South Kordofan is the southernmost region of modern Sudan (then, the middle of Sudan) that butts up against Darfur.
I was sent to this expansive state of Sudan to observe and report on the state of voter registration in preparation for parliamentary elections to be held in mid-2011. Starting in Kadugli, the capital of this state, we made our way west toward Darfur over the course of weeks, starting in Lagawa and progressing all the way to Babanousa, the capital of the homeland of Misseriya.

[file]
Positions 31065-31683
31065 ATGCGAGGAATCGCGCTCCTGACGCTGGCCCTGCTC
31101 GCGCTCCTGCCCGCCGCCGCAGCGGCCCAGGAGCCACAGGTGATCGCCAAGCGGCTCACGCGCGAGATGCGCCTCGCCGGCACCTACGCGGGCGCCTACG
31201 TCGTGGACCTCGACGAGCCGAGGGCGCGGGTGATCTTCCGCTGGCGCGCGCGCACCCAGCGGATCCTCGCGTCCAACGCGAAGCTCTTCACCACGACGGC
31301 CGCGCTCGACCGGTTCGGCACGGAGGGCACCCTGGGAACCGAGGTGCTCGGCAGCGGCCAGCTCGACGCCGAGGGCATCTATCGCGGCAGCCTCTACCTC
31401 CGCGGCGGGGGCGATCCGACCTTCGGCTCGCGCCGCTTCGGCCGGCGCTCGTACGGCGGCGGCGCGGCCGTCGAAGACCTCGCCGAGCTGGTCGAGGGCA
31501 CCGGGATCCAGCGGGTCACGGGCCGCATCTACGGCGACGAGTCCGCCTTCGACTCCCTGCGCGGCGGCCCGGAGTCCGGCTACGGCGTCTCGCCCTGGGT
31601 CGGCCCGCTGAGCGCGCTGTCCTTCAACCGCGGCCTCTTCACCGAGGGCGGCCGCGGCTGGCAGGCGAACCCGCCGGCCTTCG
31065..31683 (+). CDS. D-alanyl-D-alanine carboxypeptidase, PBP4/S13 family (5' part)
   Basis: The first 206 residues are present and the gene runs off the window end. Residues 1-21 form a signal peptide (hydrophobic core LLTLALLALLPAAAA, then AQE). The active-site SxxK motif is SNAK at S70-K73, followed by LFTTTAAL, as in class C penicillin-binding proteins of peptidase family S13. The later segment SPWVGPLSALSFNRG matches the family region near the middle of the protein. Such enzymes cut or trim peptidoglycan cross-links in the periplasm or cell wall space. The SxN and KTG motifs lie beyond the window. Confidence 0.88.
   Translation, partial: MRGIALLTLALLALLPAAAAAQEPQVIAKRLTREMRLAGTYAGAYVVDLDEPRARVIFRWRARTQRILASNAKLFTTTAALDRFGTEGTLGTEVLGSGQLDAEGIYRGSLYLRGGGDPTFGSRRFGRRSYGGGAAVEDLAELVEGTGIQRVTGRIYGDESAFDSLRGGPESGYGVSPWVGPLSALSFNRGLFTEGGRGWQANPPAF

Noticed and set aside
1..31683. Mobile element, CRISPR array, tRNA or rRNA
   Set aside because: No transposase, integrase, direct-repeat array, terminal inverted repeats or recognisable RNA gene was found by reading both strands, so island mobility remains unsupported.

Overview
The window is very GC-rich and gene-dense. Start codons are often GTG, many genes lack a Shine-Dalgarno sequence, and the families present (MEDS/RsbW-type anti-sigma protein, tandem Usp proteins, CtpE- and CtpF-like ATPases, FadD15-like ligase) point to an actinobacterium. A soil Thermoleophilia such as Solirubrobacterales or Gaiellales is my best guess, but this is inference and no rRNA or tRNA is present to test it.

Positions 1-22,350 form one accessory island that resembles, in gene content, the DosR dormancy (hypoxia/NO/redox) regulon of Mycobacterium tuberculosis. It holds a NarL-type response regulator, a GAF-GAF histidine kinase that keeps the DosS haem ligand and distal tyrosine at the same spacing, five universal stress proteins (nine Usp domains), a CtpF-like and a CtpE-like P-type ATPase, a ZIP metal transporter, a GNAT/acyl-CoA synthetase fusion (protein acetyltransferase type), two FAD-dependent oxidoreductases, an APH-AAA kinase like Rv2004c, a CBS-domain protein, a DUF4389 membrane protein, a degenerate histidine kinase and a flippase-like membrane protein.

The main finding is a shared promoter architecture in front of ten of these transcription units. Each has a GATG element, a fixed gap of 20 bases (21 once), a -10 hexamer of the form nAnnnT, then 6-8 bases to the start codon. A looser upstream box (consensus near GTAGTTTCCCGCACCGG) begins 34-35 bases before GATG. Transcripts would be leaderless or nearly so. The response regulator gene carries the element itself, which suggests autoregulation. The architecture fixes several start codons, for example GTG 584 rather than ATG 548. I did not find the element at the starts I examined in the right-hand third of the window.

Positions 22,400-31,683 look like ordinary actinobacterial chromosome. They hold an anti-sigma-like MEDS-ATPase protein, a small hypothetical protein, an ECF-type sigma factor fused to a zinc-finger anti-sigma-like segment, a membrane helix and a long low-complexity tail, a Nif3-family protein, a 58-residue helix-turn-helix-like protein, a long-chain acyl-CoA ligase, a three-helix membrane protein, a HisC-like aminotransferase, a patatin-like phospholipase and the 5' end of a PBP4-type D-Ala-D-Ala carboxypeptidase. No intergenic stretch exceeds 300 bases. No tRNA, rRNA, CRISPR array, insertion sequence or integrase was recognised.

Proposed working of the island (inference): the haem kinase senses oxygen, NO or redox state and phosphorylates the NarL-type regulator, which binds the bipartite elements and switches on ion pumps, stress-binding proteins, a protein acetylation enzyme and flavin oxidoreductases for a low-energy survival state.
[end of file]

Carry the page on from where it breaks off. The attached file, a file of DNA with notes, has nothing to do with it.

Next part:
A single registration center often would take us 4 hours to reach, traversing dry river beds that are 15+ feet deep and winding our way across land that seems to have been emptied but for the bright red trees that rise out of red soil. Then, suddenly, a community will appear, kids will be seemingly in the middle of nowhere, camels will come out of the bush, a train will cross the horizon where no train track is visible, and a body of water will be seen. All this exists in an environment of lawlessness, where often we were escorted by military in convoys that have truck mounted anti-aircraft weaponry.
The loneliness there was both lovely and eery.
To see photos from Khartoum, read this blog entry.